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Top Multiple Sclerosis Drugs

The five multiple sclerosis drugs that will lead the global MS market in 2012.

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There is still no cure for multiple sclerosis (MS) but several disease modifying drugs have come on the market since the 1990s that help modify the course of the disease, treat exacerbations, slow progression, improve function and safety, and manage related symptoms of the disease. Modifying the Disease Course The following agents can reduce disease activity and disease progression for many individuals with relapsing forms of MS, including those with secondary progressive disease who continue to have relapses.

1. Copaxone

Based on projections, Teva Pharmaceutical's Copaxone (glatiramer acetate) will exceed 30 percent of total sales for MS drugs in 2012. Copaxone sales were $3.6 billion in 2011. At least 80 clinical trials have included Copaxone.

Glatiramir acetate is FDA-approved for reducing the frequency of relapses in patients with relapsing-remitting MS (RRMS). It is also approved for patients that have experienced an initial clinical episode, or clinically isolated syndrome, and whose MRI results are consistent with multiple sclerosis.

2. Avonex

Avonex (interferon beta-1a) by Biogen Idec is expected to hold its number two sales slot, owning 20.8 percent of the market. Sales of Avonex reached $2.9 billion in 2011. Avonex has been on the market since 1995 and has been subject to at least 70 clinical trials. It is FDA approved for the treatment of relapsing MS and for people who have experienced a first attack who have lesions consistent with MS but do not currently meet all criteria for an MS diagnosis. Avonex is administered once weekly as an intramuscular injection into the thigh.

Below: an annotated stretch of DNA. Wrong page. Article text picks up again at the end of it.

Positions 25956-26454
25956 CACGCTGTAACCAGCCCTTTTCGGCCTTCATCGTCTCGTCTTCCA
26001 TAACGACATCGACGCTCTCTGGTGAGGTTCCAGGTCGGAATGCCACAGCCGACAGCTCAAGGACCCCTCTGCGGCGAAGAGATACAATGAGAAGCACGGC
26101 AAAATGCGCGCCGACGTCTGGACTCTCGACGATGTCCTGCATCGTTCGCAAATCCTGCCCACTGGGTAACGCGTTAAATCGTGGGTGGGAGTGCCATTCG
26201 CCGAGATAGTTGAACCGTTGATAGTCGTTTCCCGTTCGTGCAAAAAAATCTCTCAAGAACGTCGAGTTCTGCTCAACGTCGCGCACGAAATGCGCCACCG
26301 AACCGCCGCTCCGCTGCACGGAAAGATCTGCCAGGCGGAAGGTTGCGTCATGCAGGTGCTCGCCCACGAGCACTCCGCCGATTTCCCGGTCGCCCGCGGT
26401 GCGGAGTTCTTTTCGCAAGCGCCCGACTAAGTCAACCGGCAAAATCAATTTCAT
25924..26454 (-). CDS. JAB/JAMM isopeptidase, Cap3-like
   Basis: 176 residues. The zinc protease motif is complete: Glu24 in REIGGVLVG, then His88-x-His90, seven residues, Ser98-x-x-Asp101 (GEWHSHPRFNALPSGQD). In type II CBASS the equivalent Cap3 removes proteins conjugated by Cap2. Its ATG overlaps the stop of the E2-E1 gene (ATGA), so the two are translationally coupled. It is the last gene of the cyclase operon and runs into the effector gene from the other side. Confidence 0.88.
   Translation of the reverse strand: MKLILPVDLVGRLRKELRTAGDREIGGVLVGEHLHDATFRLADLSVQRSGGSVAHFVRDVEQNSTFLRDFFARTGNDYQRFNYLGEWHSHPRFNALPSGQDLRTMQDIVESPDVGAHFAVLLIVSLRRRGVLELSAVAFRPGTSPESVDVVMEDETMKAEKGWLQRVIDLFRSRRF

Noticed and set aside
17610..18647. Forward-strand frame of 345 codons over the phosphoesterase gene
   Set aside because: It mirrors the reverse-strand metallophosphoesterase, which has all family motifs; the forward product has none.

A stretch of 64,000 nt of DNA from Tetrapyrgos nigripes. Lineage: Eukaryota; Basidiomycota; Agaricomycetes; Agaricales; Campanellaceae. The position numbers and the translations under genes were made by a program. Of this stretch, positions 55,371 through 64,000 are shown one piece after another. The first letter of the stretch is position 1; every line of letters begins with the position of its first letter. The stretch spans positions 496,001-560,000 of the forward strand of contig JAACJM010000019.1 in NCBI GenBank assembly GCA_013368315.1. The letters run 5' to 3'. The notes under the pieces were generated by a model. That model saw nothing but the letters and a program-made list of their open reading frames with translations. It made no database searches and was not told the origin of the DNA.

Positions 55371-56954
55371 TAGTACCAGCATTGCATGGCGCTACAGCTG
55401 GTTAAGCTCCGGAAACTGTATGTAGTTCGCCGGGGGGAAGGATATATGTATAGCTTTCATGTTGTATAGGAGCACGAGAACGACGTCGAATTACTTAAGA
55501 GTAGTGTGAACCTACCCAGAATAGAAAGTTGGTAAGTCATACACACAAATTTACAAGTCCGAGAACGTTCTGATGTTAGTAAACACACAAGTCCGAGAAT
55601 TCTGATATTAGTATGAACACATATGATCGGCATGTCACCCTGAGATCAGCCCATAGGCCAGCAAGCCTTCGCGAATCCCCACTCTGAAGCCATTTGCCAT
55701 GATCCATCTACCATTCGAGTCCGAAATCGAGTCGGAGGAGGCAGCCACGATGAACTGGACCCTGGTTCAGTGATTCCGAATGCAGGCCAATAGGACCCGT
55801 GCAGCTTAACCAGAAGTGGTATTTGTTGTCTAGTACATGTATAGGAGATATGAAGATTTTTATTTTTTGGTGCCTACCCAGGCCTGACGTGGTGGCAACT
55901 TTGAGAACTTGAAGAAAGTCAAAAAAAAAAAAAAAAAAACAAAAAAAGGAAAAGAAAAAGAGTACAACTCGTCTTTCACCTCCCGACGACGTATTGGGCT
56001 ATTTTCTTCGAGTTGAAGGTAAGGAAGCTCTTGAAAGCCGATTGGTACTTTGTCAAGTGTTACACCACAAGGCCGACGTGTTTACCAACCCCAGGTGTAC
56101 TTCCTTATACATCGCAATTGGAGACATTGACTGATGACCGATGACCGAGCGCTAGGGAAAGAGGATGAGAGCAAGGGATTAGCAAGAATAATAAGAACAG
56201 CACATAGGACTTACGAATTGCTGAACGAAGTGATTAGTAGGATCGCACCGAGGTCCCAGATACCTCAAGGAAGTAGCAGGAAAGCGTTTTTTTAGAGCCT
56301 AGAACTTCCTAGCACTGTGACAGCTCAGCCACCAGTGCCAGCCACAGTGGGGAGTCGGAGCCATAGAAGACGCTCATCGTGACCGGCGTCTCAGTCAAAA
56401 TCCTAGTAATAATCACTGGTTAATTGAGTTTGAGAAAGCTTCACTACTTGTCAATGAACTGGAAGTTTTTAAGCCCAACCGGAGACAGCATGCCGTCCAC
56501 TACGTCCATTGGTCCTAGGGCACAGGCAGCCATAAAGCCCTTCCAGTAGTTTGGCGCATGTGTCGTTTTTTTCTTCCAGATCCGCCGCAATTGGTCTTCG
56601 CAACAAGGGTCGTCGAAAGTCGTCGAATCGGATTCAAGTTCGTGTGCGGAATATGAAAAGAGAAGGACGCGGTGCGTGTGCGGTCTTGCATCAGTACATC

3. Rebif

Rebif (interferon beta-1a) for relapsing MS is predicted to hold 15.3 percent of the MS drug market in 2012, with sales increasing from its 2011 sales of nearly $2.4 billion. At least 70 clinical trials have included Rebif. Rebif is marketed by EMD Serono and Pfizer. EMD Serono is the biopharmaceutical division of Merck KgaA. Rebif is similar in formulation as Avonex (also interferon beta-1a), but is administered at a higher dose. Rebif is given three times a week. In 1996, Rebif was shown in a head-to-head study to be more efficacious than Avonex in reducing the frequency of MS relapses, and was granted an exception to an exclusivity rule of the Orphan Drug Act by the FDA that had granted Biogen 7-year market exclusivity for Avonex. Rebif is delivered in pre-filled syringes via an automatic injection device (Rebiject II).

4. Betaseron

Betaseron (interferon beta-1b) by Bayer Healthcare could own 10.1 percent of the MS market in 2012. Betaseron sales were $1.6 billion in 2011, down from $1.7 billion in 2009. Betaseron has been subject to more than 70 clinical trials. Betaseron is for the treatment of relapsing forms of MS and progressive-relapsing MS (PRMS). The FDA also approved Betaseron for patients that have experienced one MS episode, but have not currently meet all criteria for MS. Betaseron was the first disease modifying therapy for MS approved by the FDA and came on the market in 1993.

5. Tysabri

Tysabri (natalizumab) by Biogen Idec and Elan Pharmaceuticals is predicted to own 6 percent of the 2011 MS market. Tysabri sales in 2011 were about $1.5 billion. At least 50 clinical trials have included Tysabri. Tysabri is approved for the treatment of relapsing MS in patients who do not benefit from or cannot tolerate other treatments. It is administered once a month by infusion, generally in an infusion center, doctors office, or increasingly, in a patient's home through a specialty pharmacy. Tysabri was approved in December 2004, then voluntary pulled from the market by Biogen Idec and Elan in February 2005 after two incidents of serious adverse events. In June 2006, the FDA re-approved Tysabri for use in MS with the requirement that all prescribers, infusion centers, and patients undergo education on safe use of the drug and that patients be closely monitored.

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